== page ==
Indigenous farming techniques of India may soon become part of global agricultural heritage systems.
The rice crop of Koraput, salt water farms of Kuttanad, and paddy fields of Thanjavur will soon be enlisted as heritage systems under an initiative of the UN Food and Agriculture Organisation (FAO) designed to safeguard unique agricultural systems in an era of climate change. Globally Important Agricultural Heritage Systems (GIAHS) are regions of outstanding biodiversity that reflect the natural evolution of farming and may help provide natural solutions to changing climates in the future.
“These sites are protecting our food security. They are our heritage…The techniques were developed by farmers not by scientists or anything else. The technology is their own,” said renowned agricultural scientist Dr M. S. Swaminathan, ahead of an international conference on biodiversity.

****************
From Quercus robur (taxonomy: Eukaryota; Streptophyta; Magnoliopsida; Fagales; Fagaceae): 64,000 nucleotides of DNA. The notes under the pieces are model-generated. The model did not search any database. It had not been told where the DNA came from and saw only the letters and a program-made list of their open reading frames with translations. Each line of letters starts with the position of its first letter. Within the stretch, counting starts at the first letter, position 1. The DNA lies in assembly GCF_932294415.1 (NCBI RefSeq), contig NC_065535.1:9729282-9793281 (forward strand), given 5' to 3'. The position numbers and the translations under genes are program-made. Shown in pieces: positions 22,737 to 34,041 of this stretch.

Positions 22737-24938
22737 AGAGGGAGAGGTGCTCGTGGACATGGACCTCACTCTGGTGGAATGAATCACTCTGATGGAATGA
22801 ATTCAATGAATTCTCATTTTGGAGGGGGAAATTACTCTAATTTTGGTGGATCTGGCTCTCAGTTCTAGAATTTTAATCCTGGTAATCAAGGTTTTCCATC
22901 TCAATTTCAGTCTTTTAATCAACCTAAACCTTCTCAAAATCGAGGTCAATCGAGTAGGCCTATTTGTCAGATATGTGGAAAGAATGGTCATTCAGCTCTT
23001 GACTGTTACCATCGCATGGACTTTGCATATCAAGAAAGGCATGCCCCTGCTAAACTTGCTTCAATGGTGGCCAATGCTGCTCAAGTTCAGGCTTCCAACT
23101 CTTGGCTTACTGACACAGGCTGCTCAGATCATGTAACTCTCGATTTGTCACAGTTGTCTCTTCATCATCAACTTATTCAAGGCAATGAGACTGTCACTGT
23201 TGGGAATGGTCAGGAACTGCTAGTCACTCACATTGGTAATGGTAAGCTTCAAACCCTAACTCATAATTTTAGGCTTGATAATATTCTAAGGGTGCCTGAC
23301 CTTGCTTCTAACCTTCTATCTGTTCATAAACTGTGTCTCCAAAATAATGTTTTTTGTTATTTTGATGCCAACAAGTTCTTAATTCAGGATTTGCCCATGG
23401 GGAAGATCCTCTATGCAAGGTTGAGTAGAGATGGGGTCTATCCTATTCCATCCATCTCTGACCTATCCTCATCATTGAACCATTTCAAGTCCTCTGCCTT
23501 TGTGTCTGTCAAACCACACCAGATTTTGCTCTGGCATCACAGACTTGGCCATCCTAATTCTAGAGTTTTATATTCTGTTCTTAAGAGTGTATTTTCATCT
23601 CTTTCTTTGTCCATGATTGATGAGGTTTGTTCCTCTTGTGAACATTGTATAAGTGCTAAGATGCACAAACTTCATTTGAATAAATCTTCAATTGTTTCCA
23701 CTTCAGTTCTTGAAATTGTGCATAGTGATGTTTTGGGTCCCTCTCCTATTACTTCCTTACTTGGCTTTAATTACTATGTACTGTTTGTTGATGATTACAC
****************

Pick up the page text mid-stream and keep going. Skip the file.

Orissa’s Koraput region, India’s first candidate for GIAHS status, has been nominated for the variety of rice, millets pulses, and medicinal plants developed using traditional cultivation practices by tribal groups. Papers for Kuttanad in Allapuzha, Kerala, where cultivation is done below sea level, have been submitted to the FAO and the 2,000-year-old system of irrigating paddy in Thanjavur should follow, Ajay Parida, Executive Director, MSSRF said.
Thus far systems from just five countries have been identified as GIAHS: Andean agriculture in Peru, Chiloe agriculture in Chile, the Ifuago rice terraces of the Philippines, the Magreb Oases in Algeria and the Upland pastures across Kenya and Tanzania.